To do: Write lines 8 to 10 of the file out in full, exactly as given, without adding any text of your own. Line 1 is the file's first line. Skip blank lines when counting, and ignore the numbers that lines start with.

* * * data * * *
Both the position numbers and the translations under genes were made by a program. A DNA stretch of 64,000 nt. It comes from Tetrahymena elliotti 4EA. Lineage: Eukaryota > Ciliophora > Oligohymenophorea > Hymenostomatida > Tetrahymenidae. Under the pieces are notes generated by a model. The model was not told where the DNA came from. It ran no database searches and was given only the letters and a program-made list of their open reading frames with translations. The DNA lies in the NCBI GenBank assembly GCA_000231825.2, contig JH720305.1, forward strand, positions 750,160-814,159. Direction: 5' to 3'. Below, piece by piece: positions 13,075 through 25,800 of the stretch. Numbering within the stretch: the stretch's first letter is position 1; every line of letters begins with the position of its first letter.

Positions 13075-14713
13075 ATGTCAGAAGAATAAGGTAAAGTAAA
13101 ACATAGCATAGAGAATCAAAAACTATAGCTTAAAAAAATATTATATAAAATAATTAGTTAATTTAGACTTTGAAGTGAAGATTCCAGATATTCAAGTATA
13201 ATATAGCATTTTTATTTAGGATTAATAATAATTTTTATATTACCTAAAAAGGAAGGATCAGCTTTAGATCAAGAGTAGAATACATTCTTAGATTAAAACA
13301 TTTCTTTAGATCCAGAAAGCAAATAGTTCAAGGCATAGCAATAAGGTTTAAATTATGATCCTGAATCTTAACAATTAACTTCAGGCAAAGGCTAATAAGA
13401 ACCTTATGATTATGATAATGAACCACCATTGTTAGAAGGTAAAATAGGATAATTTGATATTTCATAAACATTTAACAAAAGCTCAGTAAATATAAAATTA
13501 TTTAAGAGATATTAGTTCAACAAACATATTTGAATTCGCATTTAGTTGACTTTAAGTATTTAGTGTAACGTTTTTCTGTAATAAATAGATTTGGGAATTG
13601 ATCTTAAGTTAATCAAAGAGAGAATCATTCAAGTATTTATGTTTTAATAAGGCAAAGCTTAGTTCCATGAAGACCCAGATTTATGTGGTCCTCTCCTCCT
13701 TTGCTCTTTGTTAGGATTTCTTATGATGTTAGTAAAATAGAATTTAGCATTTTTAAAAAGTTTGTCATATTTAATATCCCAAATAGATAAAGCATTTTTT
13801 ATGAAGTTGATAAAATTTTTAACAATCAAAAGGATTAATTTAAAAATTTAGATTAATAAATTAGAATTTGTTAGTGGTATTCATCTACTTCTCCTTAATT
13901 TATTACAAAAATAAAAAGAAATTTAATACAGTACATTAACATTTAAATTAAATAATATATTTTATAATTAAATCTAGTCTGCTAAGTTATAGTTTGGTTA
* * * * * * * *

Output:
13501 TTTAAGAGATATTAGTTCAACAAACATATTTGAATTCGCATTTAGTTGACTTTAAGTATTTAGTGTAACGTTTTTCTGTAATAAATAGATTTGGGAATTG
13601 ATCTTAAGTTAATCAAAGAGAGAATCATTCAAGTATTTATGTTTTAATAAGGCAAAGCTTAGTTCCATGAAGACCCAGATTTATGTGGTCCTCTCCTCCT
13701 TTGCTCTTTGTTAGGATTTCTTATGATGTTAGTAAAATAGAATTTAGCATTTTTAAAAAGTTTGTCATATTTAATATCCCAAATAGATAAAGCATTTTTT